I think just tipping weed killer over the top of the fence and hoping for the best, probably won't work as well as you think it might.

I second what the PP said about lifting up the fence panel and getting in that way.

You're better off doing a proper job, as it will last longer.

liz70 Tue 14-Jun-16 11:04:13

I would just lop of the parts of the plants that extend above or overhang your fence, then keep it trimmed so that they're out of your sight.

It's only greenery - unless the garden is also full of litter, dog mess etc. I wouldn't be that bothered, myself.

sparechange Tue 14-Jun-16 11:04:57

The only thing I know about this house is that around 18 years ago, he took down a load bearing wall and it caused the houses on either side to start to sag. He couldn't or wouldn't pay for repairs, so the council had to come and do emergency works to sure it up. They now have a charge on his house to recover the costs when it is sold.

Given he is steadfastly refusing to sell (and we are in London, so it would be a developers dream if it went on the market), I wonder if that would make the council less inclined to take more legal action against him, knowing they won't recover the costs.

AlcoChocs Tue 14-Jun-16 11:05:30

I don't think there'll be a rat problem as long as there's no food rubbish. Have you looked over the fence?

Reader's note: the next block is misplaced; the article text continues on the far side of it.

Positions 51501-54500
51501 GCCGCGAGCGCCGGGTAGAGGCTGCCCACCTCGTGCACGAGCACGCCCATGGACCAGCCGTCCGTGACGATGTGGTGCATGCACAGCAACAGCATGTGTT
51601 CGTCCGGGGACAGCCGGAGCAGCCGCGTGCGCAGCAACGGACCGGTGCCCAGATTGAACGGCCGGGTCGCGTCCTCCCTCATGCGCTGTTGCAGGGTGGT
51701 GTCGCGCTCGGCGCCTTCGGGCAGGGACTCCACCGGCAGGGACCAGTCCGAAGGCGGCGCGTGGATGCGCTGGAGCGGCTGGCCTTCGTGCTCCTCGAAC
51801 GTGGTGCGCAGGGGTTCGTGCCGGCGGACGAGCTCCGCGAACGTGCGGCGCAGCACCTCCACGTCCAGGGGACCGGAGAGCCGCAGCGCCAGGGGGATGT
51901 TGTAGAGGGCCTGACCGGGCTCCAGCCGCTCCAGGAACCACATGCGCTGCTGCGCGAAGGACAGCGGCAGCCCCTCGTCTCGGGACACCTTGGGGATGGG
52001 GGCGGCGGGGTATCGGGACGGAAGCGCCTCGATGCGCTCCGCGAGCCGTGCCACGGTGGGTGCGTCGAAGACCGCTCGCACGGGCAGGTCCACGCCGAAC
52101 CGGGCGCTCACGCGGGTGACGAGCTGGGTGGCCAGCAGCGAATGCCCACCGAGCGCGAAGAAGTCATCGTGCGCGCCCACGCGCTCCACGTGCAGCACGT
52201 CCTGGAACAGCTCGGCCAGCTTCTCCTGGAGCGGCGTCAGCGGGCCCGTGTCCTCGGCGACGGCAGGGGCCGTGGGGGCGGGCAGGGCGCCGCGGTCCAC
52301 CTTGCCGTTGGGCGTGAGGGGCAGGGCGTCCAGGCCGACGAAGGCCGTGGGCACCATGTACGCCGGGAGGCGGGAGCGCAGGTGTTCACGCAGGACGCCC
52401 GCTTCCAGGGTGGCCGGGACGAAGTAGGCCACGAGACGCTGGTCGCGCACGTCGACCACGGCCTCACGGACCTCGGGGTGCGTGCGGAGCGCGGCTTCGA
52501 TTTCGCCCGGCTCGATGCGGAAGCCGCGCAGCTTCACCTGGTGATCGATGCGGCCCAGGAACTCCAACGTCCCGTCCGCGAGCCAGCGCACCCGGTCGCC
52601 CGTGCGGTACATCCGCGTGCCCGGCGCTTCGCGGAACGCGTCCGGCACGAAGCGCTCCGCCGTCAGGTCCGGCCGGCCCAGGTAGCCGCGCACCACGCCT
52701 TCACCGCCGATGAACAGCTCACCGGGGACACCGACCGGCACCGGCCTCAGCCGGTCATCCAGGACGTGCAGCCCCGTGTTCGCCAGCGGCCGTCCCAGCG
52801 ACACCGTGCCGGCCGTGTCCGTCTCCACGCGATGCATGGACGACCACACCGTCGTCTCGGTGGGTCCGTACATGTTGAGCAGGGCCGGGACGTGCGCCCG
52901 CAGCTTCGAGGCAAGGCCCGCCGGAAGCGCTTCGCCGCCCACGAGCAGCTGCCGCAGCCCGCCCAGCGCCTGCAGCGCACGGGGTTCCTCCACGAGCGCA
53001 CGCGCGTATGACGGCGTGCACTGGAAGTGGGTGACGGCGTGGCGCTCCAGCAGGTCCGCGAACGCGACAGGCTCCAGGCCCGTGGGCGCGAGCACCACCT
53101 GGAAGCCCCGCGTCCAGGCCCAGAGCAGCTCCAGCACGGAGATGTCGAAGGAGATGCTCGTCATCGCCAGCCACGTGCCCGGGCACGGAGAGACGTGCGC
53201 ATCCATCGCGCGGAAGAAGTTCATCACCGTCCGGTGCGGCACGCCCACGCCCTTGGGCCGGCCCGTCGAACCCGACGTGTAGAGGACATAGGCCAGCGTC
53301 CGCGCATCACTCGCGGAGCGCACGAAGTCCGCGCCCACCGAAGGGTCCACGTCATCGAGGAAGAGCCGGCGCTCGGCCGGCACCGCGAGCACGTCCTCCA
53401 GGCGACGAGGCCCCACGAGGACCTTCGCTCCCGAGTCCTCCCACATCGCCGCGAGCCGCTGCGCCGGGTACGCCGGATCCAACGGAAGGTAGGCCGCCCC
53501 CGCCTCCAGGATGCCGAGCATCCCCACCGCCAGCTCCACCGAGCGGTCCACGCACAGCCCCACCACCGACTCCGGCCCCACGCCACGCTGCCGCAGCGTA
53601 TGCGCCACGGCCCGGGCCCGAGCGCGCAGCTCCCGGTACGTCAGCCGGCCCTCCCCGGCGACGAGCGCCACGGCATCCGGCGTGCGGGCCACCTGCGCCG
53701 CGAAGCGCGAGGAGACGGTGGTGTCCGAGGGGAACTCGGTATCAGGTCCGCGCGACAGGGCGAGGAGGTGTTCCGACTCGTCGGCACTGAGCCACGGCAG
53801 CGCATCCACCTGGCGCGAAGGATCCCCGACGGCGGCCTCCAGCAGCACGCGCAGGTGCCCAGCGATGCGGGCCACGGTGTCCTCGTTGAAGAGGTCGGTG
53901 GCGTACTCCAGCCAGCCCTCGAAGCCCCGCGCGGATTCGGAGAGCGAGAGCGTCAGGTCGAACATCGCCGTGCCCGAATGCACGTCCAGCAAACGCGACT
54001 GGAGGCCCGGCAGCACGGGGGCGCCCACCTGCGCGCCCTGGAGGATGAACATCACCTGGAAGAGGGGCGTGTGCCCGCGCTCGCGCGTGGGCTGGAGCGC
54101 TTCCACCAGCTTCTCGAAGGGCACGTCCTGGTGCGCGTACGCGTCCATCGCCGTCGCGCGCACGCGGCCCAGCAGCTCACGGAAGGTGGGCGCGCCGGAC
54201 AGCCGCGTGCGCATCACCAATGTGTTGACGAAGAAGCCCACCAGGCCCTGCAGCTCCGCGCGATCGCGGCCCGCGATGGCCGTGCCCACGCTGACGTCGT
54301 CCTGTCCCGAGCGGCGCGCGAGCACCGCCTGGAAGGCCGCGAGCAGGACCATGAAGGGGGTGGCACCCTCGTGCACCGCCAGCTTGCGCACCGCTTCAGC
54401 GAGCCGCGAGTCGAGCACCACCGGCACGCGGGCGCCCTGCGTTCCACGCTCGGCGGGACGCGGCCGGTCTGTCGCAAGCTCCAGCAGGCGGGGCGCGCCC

I've got the same "weeds" against my fence, that I'm carefully cultivating because I think they're wild buddleias. Was looking forward to the flowers.

liz70 Tue 14-Jun-16 11:06:22

My DH has to get up a step ladder to trim the tops of our hedges!

EveryoneElsie Tue 14-Jun-16 11:06:40

Weed killer and a wide strip of old carpet or black plastic will knock them back.

sparechange Tue 14-Jun-16 11:09:06

I'm not massively concerned about the sight of the weeds, but there are creepers, bind weed and ivy poking through the overlapping parts of the fence panels, which is starting to make holes in the panels and damage them.

The recent combination of lots of rain and lots of sunshine means they are growing like wildfire. I've been snapping off the bits that grow through but they grow faster than I can garden!
One of them is has spiky leaves that irritates the skin if touched so I don't want it in my garden